Journalists covering the COVID-19 pandemic in the United States and their journalistic sources have faced access denials and retaliation for their reporting on the virus. Reporters from The New York Times and ProPublica were charged on April 9 with criminal trespassing at Liberty University related to their reporting on the university's decision to partially re-open its campus at a time when most other universities were closing indefinitely in an effort to combat the spread of coronavirus. Medical professionals at health centers around the country have been restricted from speaking freely to the press about their working conditions, with one being fired after speaking to the Seattle Times about his complaints with the hospital and another reprimanded after speaking to the British publication Metro about being scared to go to work.
Earlier this month, Acting Navy Secretary Thomas Modly fired Brett Crozier, captain of the U.S. navy aircraft carrier Theodore Roosevelt, for raising the alarm about an outbreak of coronavirus on his ship. That outbreak has infected nearly 600 sailors, including Captain Crozier, and killed one.
In February, the Trump administration directed Vice President Mike Pence to control all government health and science experts’ interactions with the press. In early-April, Vice President Pence briefly prohibited members of the White House’s coronavirus task force from appearing on CNN. The vice president for a time barred task force member Dr. Anthony Fauci from directly speaking to the public at all without approval. On April 2, the Knight First Amendment Institute sued the Centers for Disease Control (CDC) for the release of information regarding the policy that permits the administration to restrict CDC employees from speaking publicly or to the press. While it appears some restrictions may have been relaxed in recent days, the administration’s policy on allowing these experts to speak to the press is still not publicly available.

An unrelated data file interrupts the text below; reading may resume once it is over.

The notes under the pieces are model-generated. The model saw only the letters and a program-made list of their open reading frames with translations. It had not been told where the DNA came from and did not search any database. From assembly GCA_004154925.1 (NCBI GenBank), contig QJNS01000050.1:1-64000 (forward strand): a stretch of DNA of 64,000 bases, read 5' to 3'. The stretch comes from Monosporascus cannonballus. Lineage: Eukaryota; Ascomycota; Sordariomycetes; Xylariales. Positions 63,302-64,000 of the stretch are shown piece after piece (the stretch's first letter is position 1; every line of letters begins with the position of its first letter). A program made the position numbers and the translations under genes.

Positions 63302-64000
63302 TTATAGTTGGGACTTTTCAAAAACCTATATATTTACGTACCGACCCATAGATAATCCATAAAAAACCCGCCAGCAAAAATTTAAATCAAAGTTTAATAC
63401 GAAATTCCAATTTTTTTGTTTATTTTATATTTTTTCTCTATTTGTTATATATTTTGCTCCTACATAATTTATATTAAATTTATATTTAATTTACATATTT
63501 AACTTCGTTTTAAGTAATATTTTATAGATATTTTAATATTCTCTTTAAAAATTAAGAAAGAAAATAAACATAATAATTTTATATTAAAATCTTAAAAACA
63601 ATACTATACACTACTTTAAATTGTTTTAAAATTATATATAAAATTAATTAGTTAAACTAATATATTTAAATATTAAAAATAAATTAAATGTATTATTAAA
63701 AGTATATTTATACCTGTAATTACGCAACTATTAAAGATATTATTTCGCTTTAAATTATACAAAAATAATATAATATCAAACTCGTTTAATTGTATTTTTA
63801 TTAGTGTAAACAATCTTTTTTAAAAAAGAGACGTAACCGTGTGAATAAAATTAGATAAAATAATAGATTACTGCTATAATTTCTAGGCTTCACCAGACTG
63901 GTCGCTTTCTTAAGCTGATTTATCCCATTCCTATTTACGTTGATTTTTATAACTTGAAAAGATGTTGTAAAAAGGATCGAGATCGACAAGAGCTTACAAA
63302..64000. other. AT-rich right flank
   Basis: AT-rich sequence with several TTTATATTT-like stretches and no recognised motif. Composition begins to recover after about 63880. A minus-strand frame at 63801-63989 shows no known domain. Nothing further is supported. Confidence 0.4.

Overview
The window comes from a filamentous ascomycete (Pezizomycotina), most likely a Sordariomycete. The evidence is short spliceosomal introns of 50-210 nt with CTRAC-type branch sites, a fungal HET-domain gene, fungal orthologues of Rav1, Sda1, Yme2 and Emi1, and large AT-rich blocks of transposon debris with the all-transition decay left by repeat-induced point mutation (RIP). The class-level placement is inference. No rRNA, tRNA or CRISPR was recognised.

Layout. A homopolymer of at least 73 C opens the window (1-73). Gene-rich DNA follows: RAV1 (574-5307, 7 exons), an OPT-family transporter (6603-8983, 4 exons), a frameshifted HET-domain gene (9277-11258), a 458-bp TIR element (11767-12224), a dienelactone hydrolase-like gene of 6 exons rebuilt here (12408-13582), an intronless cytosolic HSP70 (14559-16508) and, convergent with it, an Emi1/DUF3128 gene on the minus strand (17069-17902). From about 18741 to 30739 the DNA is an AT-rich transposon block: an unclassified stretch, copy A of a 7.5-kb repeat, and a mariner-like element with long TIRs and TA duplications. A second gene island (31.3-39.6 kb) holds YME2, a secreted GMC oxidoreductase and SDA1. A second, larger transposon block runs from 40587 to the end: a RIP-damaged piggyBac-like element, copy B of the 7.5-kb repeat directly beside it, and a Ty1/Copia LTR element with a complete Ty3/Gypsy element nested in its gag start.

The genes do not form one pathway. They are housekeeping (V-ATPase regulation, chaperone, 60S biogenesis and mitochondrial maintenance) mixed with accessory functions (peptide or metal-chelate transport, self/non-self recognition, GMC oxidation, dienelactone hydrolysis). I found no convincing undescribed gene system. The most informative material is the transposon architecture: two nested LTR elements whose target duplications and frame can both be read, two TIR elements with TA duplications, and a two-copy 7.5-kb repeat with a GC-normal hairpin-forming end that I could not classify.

“The Trump administration has repeatedly criticized the Chinese government for its response to the virus, but the administration is taking a page out of China’s playbook by muzzling health experts, punishing whistleblowers and targeting journalists for their critical coverage,” said Dokhi Fassihian, Executive Director of RSF USA. “For the Trump administration to have any ground to stand on in its handling of this crisis, it must first foster an environment that allows for the free flow of information and the ability of government employees to speak out.”
Journalists across the nation have also encountered access denials in the course of their reporting. In Missouri, Governor Mike Parson has barred reporters from attending his daily press briefings and tasked his staff with selecting reporters’ questions, which they must submit by e-mail an hour prior. On March 28th, a Florida journalist was denied entry to Governor Ron DeSantis’ COVID-19 briefing after asking for “social distancing” at previous briefings.
Meanwhile, the White House continues to verbally attack reporters during the daily coronavirus press briefings. During an April 19 briefing, President Trump attacked CBS reporter Weijia Jiang, telling her to "lower her voice" and take it "nice and easy” when she asked why the administration had not done more to prepare for the virus.
The United States is ranked 45th out of 180 countries in RSF's 2020 World Press Freedom Index.